“For children with special needs, you don’t say ‘Oh, they’re just there.’ Make them part of the conversation. Ask them questions even when it’s slow. Slow is okay,” she added, saying that including them in the regular setting every day, everywhere, could make all the difference. 

Ella Infante-Opella started an online bakery last year, just a few months before her retrenchment from an airline company. Through the food brand, she’s able to make ends meet for her 7-year-old son Matteo Castiel, who got diagnosed with autism when he was two years old.

“Autism refers to a broad condition of neurodevelopment disabilities that impact two core domains: social communication and restricted, repetitive patterns of behaviors or interest,” as per certified autism specialist Dr. Rose Yanga. “The persons in the spectrum have difficulties in social and emotional reciprocity, deficits in non-verbal communicative social behavior, and struggles in developing and maintaining developmentally appropriate social relationships.” 

AUsome Goodies by Matteo has been of great help for her family in the time of pandemic. Aside from being a good source of income, it has also helped Matteo overcome boredom and loneliness at home. “Nakakatulong din yung business para maging busy siya. Siya magmi-mix, siya magpu-put ng sugar, chocolate chips, para hindi siya malungkot dito sa bahay.”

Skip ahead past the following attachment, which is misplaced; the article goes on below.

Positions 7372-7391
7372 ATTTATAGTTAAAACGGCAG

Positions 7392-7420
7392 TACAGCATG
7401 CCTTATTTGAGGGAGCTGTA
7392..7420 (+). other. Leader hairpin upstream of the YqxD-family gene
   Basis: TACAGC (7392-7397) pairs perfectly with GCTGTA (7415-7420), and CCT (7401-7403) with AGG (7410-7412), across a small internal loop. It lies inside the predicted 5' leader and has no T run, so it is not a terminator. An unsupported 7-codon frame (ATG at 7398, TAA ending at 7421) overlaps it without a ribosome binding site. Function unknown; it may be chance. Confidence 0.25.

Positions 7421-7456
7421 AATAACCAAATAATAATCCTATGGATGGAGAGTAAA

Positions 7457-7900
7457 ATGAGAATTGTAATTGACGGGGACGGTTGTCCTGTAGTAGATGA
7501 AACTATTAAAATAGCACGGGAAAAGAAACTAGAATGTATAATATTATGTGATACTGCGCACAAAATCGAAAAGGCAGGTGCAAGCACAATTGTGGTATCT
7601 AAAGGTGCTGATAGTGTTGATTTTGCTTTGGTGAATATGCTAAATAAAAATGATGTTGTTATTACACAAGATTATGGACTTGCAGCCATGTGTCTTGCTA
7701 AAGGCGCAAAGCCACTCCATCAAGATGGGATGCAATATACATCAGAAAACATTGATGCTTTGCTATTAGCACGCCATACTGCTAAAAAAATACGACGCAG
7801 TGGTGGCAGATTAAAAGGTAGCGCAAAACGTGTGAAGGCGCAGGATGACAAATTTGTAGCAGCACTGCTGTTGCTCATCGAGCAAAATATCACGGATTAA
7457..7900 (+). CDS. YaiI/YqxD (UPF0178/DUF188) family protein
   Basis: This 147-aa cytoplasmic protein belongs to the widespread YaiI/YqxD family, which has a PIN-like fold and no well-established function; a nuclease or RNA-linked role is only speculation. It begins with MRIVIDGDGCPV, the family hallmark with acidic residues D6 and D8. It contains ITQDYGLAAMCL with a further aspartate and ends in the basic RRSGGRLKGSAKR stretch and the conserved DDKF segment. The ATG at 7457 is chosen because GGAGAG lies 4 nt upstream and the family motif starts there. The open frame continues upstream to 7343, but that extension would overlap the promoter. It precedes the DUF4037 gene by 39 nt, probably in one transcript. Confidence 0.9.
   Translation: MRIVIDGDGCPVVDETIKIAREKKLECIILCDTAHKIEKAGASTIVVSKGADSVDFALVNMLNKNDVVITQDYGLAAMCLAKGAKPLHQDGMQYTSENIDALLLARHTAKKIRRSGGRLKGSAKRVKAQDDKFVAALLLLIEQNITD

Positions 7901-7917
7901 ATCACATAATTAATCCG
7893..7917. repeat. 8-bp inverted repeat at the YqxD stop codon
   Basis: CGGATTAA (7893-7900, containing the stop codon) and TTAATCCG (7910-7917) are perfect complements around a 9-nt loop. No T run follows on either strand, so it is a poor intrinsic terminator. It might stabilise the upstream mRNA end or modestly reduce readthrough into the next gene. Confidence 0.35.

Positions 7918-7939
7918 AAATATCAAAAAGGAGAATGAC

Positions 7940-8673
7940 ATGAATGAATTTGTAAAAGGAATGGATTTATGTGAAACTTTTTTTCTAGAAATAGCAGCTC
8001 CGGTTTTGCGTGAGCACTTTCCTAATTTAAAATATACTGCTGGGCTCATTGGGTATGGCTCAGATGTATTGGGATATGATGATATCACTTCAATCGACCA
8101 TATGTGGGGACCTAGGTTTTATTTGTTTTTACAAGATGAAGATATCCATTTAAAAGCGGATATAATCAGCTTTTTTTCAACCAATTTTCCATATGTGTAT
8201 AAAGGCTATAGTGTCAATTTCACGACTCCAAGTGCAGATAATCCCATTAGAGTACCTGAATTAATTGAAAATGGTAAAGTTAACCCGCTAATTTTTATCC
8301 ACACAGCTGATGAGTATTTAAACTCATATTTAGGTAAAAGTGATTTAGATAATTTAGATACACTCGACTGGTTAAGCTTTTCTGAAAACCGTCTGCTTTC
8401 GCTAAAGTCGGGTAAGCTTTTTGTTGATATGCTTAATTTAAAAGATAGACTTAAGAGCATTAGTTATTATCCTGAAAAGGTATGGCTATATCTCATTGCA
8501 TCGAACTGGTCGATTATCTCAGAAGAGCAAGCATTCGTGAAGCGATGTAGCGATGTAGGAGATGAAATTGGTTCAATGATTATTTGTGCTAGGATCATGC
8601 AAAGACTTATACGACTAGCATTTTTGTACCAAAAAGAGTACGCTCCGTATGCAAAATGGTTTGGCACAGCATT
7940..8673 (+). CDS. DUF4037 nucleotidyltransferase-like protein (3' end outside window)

Kapag kasi nakakareceive kami ng mga ‘kawawa’ comments, nakaka-down sa aming magulang kasi nakikita naming hindi lahat ng tao, tanggap sila.

Ella hopes that others would see special needs parents beyond their children's condition. “There are people who see us in a negative light. Kawawa daw kami kasi may autism ang anak namin. That’s their initial reaction,” she said. “But I encourage them na kapag nakameet ng nanay na may autism, ang sasabihin, ‘Ah, talaga? Meron siyang bagay na magaling for sure.’ Kapag kasi nakakareceive kami ng mga ‘kawawa’ comments, nakakadown sa aming magulang kasi nakikita naming hindi lahat ng tao, tanggap sila. Hindi lahat ng tao, open.” 

Through Matteo, her patience and love have been strengthened like no other. “Sometimes, things may feel too heavy, kailangan ko na ng break. But hinga lang, hinto lang, hinga, laban ulit para sa anak,” she said. “I know my special needs child deserves a special mom like me.”